Japan has banned exports to North Korea in response to their nuclear and missile tests in May, with the purpose of sending a "strong message".

Japan has banned exports to North Korea in response to their nuclear and missile tests in May, with the purpose of sending a "strong message". "What's most important is that North Korea make the right response... to Japan's strong message, even though there are people who point out the volume of exports is small," said Chief Cabinet Secretary Takeo Kawamura. The Japanese concern arises from the proximity of the country, since much of its territory could be hit by North Korean mid-range missiles, according to the BBC's Roland Buerk in Tokyo. North Korea's key trading partner is China. China "has pledged to implement tougher sanctions against North Korea, which were approved by the UN last week." These sanctions include careful inspection of ships suspected of taking banned cargo to and from North Korea, and increased ban on arms sales.

read source article

Japan Stocks Shows Optimism

Japan's stock index closed Friday above the important 10,000-point level since October 7, 2008.

Japan's stock index closed Friday above the important 10,000-point level since October 7, 2008. "Investors are upbeat over the direction of the economy with recent indicators suggesting the global economy is heading toward a recovery," said Yutaka Miura, senior strategist at Mizuho Securities Co. Ltd.

read source article

Distressed Japanese Work to Death

Analysts say that people facing an unpredictable economic future usually feel compelled to work longer hours, even if it is hazardous to their health. Although the Japanese culture of hard work is widely praised, it also poses a threat to those that overwork.

Analysts say that people facing an unpredictable economic future usually feel compelled to work longer hours, even if it is hazardous to their health. Although the Japanese culture of hard work is widely praised, it also poses a threat to those that overwork. According to a report released by the Health, Labor & Health Ministry on June 8, "a record number of workers suffering from job-induced mental disorders successfully filed for compensation". About 269 of 927 of applicants won compensation and among those 269 applicants, 66 had sought suicide, which is the second-highest number on record. In addition, about 158 deaths of workers were linked to karoshi, or working to death, which was an increase of 16 in just one year. Companies like Toyota are working to improve conditions by encouraging workers to rest and take vacations. During Golden Week holidays in May, for example, some manufacturers closed plants for longer and advocated the holidays. However, the economic hardships are still persistent. Many manufacturing workers have had to surrender to wage cuts, bonuses and overtime, which one worker said takes about $1,000 a month out of his pocket. Japan's positive second quarter forecast of growth in GDP might lessen the stress Japanese workers are currently facing.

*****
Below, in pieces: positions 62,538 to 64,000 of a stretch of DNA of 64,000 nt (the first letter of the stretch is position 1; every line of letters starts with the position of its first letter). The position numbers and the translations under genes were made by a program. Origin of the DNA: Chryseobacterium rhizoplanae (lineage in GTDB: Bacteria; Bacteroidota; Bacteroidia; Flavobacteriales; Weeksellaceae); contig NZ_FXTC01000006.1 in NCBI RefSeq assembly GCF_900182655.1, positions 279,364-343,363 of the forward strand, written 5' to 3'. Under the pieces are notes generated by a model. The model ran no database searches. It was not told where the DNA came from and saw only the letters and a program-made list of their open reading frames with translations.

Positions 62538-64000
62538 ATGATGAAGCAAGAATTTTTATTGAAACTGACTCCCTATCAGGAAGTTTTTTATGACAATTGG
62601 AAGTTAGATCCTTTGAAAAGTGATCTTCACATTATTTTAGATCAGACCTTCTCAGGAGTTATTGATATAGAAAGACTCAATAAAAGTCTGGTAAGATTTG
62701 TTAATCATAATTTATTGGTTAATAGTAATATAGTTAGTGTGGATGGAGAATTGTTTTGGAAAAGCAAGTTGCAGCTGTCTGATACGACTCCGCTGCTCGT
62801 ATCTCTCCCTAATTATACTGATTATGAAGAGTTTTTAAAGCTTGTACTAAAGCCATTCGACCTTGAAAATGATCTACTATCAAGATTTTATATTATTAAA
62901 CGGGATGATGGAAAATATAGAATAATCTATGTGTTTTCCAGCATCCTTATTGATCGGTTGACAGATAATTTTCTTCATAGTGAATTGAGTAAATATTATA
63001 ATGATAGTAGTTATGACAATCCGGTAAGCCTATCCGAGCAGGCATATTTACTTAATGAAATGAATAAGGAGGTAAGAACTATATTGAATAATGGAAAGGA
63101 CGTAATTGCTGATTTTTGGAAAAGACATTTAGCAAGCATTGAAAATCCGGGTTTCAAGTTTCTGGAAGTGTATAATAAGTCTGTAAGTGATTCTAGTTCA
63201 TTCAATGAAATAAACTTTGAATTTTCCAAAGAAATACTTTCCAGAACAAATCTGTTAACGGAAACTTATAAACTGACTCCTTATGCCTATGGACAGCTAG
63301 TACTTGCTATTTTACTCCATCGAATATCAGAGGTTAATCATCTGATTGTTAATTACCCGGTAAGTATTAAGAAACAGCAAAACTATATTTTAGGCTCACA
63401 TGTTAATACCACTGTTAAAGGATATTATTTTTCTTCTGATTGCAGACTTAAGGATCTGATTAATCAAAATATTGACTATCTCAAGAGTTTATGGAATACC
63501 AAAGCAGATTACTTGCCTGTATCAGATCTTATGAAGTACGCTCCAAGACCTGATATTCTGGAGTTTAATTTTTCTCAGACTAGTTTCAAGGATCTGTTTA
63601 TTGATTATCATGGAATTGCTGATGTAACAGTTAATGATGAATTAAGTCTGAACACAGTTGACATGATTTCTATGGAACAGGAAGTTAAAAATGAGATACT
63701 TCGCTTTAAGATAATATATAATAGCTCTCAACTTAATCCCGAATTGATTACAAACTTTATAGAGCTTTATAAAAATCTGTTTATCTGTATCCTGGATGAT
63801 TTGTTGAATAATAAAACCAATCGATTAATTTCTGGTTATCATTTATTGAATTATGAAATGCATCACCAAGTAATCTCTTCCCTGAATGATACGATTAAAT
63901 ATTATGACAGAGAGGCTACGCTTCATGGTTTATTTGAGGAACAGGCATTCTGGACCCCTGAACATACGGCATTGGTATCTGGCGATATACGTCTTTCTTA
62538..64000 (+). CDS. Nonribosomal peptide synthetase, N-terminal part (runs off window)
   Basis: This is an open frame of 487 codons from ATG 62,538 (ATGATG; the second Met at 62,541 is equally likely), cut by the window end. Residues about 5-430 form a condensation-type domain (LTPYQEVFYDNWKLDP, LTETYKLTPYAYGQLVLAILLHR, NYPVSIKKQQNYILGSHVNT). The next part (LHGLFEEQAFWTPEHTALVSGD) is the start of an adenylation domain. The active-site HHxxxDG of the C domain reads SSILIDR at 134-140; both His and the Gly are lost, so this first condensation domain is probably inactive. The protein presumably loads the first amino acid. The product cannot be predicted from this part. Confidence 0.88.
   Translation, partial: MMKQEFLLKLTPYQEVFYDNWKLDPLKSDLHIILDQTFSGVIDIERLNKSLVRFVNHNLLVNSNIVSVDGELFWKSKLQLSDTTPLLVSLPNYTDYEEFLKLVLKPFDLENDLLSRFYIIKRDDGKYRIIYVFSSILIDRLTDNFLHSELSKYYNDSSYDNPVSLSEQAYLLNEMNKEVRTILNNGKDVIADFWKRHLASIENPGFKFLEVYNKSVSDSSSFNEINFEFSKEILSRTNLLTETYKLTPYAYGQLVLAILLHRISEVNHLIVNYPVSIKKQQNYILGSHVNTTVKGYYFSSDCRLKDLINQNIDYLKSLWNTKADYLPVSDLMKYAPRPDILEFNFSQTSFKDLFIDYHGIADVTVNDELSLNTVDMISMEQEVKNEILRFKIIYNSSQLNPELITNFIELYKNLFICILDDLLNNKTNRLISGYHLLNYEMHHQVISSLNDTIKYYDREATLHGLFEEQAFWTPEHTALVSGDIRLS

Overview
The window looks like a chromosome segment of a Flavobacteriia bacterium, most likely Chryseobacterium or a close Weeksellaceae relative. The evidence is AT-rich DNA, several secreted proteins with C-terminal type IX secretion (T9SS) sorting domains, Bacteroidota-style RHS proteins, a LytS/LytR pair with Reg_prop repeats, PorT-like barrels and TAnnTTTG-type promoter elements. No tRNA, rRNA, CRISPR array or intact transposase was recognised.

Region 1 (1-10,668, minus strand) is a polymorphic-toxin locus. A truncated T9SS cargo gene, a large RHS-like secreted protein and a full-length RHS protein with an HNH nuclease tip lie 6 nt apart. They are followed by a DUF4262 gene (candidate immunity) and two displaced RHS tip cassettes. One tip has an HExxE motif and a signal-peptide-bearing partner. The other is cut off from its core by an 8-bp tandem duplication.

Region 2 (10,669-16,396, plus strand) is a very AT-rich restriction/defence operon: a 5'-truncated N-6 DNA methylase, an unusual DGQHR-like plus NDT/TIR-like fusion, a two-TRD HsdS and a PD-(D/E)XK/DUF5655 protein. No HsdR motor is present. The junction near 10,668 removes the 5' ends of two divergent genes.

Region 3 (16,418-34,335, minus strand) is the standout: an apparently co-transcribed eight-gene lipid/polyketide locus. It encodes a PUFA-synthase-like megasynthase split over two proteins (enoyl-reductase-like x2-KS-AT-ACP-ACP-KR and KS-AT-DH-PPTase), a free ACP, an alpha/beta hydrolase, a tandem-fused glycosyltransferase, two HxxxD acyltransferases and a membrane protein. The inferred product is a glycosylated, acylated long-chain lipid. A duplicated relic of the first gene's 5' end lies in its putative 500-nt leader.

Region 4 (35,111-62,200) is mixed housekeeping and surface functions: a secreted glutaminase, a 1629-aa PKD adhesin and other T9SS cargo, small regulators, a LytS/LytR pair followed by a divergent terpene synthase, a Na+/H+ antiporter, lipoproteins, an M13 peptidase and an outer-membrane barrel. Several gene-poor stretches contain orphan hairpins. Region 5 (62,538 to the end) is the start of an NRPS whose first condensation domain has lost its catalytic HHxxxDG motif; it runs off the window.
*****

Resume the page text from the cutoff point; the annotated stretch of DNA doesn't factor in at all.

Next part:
read source article

Yen Rose Against 14 of 16 Currencies

The yen rose against euro and dollar and showed signs of strength, also the yen grew on top of 14 of 16 currencies.

The dollar earlier approached a one-week high against the euro as traders added to bets the Federal Reserve will increase its target lending rate this year as the world's largest economy recovers. Paul Krugman, Nobel Prize-winning economist, said that American economy will recover from the crisis by September. "I would not be surprised if the official end of the U.S. recession ends up being, in retrospect, dated sometime this summer," Krugman added "Things seem to be getting worse more slowly. There's some reason to think that we're stabilizing."

read source article

Japan's current account drops but maintains its balance

Japan continues to suffer amid the global downturn.

Its current account surplus fell in April by 55% compared to the same month in 2008. However, the rate of decline in exports has been slowing and according to Norio Miyagawa, an economist at Shinko Research Institute, it is likely that Japan may be able to maintain a positive trade balance for the time being.

read source article

Japan Suffers First Trade Deficit Since 1980

apan's trade balance for fiscal 2008 suffered its first annual deficit in nearly three decades, data released Wednesday showed, underscoring the difficulty facing the export-reliant country in its attempt to get out of recession. The result also highlights how vulnerable the world's second largest economy is to the sharp slowdown in global trade triggered by the U.S.-originated financial crisis.

apan's trade balance for fiscal 2008 suffered its first annual deficit in nearly three decades, data released Wednesday showed, underscoring the difficulty facing the export-reliant country in its attempt to get out of recession. The result also highlights how vulnerable the world's second largest economy is to the sharp slowdown in global trade triggered by the U.S.-originated financial crisis.

read source article